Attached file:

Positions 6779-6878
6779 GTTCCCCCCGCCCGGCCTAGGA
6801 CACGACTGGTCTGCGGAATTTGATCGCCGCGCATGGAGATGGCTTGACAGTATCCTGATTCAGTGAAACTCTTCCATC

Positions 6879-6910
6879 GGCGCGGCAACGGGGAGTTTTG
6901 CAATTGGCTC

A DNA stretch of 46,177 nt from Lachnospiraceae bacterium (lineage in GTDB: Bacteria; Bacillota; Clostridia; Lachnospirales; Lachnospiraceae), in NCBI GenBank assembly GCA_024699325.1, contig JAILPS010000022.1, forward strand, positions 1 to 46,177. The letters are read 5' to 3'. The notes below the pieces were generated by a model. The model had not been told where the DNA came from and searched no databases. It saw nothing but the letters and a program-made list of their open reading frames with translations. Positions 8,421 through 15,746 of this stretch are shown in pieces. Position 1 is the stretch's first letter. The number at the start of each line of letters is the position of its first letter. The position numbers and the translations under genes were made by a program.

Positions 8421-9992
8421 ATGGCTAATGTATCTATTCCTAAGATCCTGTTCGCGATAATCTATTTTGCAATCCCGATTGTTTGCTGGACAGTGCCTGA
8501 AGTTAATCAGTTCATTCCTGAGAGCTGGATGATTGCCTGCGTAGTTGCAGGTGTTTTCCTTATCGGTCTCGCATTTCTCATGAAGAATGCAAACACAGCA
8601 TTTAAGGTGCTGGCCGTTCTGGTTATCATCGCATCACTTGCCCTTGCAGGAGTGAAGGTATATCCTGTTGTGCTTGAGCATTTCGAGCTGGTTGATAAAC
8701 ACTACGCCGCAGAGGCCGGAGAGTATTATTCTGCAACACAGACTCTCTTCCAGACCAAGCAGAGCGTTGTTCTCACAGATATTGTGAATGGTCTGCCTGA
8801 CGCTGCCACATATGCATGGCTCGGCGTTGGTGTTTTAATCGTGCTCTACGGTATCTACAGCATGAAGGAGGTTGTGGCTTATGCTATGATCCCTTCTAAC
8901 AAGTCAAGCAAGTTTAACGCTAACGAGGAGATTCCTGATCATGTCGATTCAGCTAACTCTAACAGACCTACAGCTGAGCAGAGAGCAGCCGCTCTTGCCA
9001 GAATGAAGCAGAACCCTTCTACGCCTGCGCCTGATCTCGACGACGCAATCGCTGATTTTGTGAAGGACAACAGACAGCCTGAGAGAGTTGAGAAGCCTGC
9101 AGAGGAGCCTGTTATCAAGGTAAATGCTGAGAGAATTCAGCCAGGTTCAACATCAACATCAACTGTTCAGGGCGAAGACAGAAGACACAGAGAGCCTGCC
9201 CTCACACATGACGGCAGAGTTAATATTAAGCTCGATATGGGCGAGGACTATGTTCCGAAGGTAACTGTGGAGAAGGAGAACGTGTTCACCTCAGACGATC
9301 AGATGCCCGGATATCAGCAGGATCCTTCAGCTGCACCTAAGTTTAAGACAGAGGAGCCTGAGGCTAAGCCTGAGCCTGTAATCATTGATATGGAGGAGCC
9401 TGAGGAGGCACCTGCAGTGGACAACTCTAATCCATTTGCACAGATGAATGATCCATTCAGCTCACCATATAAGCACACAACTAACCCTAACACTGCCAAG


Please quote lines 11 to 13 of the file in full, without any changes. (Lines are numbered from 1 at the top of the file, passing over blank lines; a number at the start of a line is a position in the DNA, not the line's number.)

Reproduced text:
8601 TTTAAGGTGCTGGCCGTTCTGGTTATCATCGCATCACTTGCCCTTGCAGGAGTGAAGGTATATCCTGTTGTGCTTGAGCATTTCGAGCTGGTTGATAAAC
8701 ACTACGCCGCAGAGGCCGGAGAGTATTATTCTGCAACACAGACTCTCTTCCAGACCAAGCAGAGCGTTGTTCTCACAGATATTGTGAATGGTCTGCCTGA
8801 CGCTGCCACATATGCATGGCTCGGCGTTGGTGTTTTAATCGTGCTCTACGGTATCTACAGCATGAAGGAGGTTGTGGCTTATGCTATGATCCCTTCTAAC